Enhancing Know Your Place
Know Your Place is an online digital map of Bristol created by Bristol City Council. Originally conceived, and still used, as a tool for planners to view historic land use, Know Your Place allows the public to to explore your Bristol neighbourhods through historic maps, images and linked information.
One of the central strands of the Know Your Bristol project is enhancing Know Your Place by helping to facilitate the addition of crowd-sourced content. This content will add a ‘human’ or ‘community layer’ to the map in the form of photographs of places or objects, stories and sound recordings uploaded and linked to particular places by volunteers. While some of this new content may come from attics, lofts and tucked-away boxes of people’s homes, some will consist of already existing-archive material that has been digitised but not yet linked to a place. For example, the Vaughan Collection held by Bristol Record Office consists of around 8,000 digitised postcard images of Bristol, but is not easily accessible and shareable. Part of the Know Your Bristol project will bring together community volunteers to research the postcards at Bristol Record Office and upload their findings on to the Know Your Place Map.
Uploading of this content to the map not only makes the content much more accessible, but begins to tell different stories of the city. The selection of what to upload, be it people own photos and stories or those already held in archives and the choices of which physical sites to link content to, are not innocent practices. They are practices imbued with the lives of those that chose them. The enriched re-mappings of the city that will be co-created through this process thus tell a story of the present too – they reveal what we deem ‘important’, what counts as ‘heritage’ and as ‘valuable’ history. Where this process of selection, mapping and history-writing has traditionally been done by professional historians and cartographers, through this project we open it up to much wider participation. What would the historical geography of Bristol look like if written by all of us? What would it tell us about the past and how might this re-imaging of the past begin to re-shape the present?
All of the Vaughn postcards of Whitchurch Airport are positioned in the wrong place.
They are at the North side (the newest end) of the airport they should be at the South site near the still existing Airworks hanger, the North buildings and the runway was built 1939-40, way after the photographs were taken.The clubhouse was single story until 1938-39, so that dates the photographs as pre 1939.
Many thanks for your comments on the Whitchurch Airport postcards; we will get these repositioned as soon as possible. Feedback like this, and your local history knowledge, is just what we need, and is enormously important not just to the project but also to our goals in community engagement. If you have the time, we still have many more Vaughan postcards waiting to be added to Know Your Place, and we are still short of volunteers to help with images of transport around and about Bristol.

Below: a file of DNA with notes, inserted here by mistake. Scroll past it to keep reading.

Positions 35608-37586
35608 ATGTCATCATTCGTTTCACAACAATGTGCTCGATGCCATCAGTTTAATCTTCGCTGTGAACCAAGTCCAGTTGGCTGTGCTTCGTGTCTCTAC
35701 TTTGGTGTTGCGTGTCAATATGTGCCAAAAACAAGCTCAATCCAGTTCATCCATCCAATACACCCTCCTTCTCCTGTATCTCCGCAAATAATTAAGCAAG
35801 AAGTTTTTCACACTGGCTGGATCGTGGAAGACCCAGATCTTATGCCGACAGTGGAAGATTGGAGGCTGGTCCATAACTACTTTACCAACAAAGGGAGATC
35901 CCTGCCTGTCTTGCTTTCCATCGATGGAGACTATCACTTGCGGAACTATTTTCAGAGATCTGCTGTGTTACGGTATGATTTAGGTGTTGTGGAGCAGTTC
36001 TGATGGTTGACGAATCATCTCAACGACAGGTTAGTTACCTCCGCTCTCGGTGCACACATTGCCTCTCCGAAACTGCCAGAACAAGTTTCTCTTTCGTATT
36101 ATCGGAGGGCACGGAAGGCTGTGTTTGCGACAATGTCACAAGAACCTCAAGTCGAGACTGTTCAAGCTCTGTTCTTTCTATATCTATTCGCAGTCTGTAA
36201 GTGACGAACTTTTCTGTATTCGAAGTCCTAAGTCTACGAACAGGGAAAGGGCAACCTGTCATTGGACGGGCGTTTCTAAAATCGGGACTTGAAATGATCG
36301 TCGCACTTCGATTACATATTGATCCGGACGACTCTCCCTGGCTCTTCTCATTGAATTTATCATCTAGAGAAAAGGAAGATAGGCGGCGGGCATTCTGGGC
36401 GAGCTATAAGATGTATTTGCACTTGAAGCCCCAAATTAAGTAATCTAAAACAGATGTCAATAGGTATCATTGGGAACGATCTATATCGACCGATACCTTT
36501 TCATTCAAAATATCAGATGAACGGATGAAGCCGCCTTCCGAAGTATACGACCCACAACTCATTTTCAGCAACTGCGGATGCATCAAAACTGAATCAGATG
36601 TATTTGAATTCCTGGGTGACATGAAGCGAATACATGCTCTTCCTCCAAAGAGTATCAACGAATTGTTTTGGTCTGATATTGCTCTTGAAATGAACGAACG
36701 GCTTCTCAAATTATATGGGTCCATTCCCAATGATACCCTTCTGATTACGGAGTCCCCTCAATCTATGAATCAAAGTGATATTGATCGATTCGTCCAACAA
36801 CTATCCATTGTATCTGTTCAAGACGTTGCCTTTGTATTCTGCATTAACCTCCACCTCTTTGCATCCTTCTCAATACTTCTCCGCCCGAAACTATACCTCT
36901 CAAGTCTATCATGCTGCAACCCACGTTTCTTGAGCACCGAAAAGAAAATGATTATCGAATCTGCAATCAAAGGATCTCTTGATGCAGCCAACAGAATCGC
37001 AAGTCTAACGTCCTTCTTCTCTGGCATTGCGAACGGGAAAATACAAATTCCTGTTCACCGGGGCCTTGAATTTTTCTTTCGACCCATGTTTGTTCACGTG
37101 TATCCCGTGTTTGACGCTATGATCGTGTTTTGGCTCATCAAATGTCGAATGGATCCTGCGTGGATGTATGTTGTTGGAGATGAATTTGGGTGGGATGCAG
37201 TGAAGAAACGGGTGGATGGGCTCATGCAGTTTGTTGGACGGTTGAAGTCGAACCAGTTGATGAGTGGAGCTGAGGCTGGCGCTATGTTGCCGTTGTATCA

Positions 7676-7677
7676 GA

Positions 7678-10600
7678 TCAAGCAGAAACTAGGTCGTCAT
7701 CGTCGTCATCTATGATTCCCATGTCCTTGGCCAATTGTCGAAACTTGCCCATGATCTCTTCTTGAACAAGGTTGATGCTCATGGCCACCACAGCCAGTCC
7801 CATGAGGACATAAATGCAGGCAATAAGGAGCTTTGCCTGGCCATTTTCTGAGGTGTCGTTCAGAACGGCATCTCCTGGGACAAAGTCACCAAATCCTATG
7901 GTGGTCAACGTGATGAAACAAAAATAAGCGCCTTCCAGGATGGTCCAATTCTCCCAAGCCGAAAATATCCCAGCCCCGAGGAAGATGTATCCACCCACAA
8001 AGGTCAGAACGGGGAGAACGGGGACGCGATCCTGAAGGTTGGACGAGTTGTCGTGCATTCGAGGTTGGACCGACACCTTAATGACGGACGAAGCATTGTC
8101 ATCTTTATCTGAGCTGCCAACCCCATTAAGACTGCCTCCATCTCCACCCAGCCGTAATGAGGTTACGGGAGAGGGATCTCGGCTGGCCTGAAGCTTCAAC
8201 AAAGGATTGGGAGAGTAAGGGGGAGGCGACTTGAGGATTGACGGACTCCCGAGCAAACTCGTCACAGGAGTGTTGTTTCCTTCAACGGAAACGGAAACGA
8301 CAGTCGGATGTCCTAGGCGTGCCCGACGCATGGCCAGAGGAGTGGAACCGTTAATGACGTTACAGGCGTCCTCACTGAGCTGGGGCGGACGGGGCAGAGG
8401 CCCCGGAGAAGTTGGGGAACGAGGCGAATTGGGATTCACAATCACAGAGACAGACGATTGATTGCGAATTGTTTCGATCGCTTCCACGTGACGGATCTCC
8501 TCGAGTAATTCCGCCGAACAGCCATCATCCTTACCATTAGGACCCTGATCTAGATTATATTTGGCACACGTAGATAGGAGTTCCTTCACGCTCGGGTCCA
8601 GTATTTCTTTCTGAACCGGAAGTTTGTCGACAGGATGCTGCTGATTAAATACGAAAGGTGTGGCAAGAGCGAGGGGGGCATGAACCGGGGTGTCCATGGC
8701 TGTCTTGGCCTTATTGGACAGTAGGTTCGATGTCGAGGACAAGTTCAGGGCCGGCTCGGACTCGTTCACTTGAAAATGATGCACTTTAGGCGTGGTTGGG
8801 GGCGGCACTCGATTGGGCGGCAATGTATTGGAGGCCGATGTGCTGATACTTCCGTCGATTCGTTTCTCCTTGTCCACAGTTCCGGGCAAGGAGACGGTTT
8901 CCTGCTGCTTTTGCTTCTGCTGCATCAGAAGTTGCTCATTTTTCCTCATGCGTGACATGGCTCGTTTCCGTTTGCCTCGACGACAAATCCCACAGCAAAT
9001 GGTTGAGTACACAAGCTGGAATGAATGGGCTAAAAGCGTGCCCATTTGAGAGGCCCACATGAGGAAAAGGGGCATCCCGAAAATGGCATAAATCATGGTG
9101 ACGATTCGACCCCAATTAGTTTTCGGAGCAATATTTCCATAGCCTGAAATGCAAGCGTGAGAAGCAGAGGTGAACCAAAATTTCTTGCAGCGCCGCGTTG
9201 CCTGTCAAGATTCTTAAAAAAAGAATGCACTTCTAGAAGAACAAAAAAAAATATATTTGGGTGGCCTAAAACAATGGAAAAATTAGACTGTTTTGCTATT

This is just the coolest thing ever! We’ve uncovered some wallpaper in a property we’re refurbing in St Nick’s St which is what led me to the Know Your Place service (trying to date it) and it’s my new favourite time-suck!! Such a rich resource. So grateful to those who conceived and are working on it. Would happily volunteer to help actually – who would I approach?
Anyhoo, I just spotted that a Hartley photograph is positioned in the wrong place.
“Collection reference number: 263595
Restoration & stone cleaning of Martins Bank, Corn Street, Bristol.
Historic collection reference: HC209”
Img URL: http://maps.bristol.gov.uk/knowyourplace/images/her_pc/1863.jpg
It’s currently positioned on the corner of St Nick’s and Corn Sts. It should be on the corner of Corn & Small Sts. That’s the The Commercial Rooms to the left in the image.
(It was Stuckey’s bank on the corner of St Nick’s & Corn, as shown in the Vaughan postcard image which is correctly positioned.)
Not sure if this is the appropriate place to report things like this, if not, please tell me where/who I should tell.
Thanks again for this awesome tool. Oh, and the wallpaper is 1830s, made in London according to the UK’s leading wallpaper historian!! 🙂
Thank you very much for your feedback and I’m so pleased that you enjoy using the resource. We’re aware of a few errors on the Hartley layer that we are gradually working through, but thank you for letting us know about this one.
We’d be very interested in any details about your wallpaper. It would be great if you felt like adding a photograph and information about it to the community layer.
You might also be interested in the new mobile/ipad enabled version of the site that we’ve just launched at http://maps.bristol.gov.uk/kyp
Many thanks again,
Vaughan postcards: P.S Westward Ho, Hotwells, early-mid 1900s, BRO 43207/9/10/62, is shown in the wrong place. The picture has Rownham Hotel in the back right, which make the picture further west. Rownham Hotel was on the junction of Charlton Place and Hotwell Road, Charlton Place being at the bottom of Freeland Place. The correct place should be just west of Vaughan postcard: Hotwells, Bristol. c.1900’s. BRO 43207/9/29/67, which has the hotel back centre.
Terrific site, by the way. Keep up the good work !
Well spotted, and thank you; we will move that as soon as we can (it’s a bit of a manual process, but we’ll get there).
Coincidentally, just in the last couple of days I have been looking at other paddle steamer postcards for a new project we are working on, ‘Wish You Were Here’, in which we are looking into the handwritten side of the cards, at the messages, addresses and journeys that are shown there.
‘Wish You Were Here’ is funded by the Brigstow Institute, University of Bristol.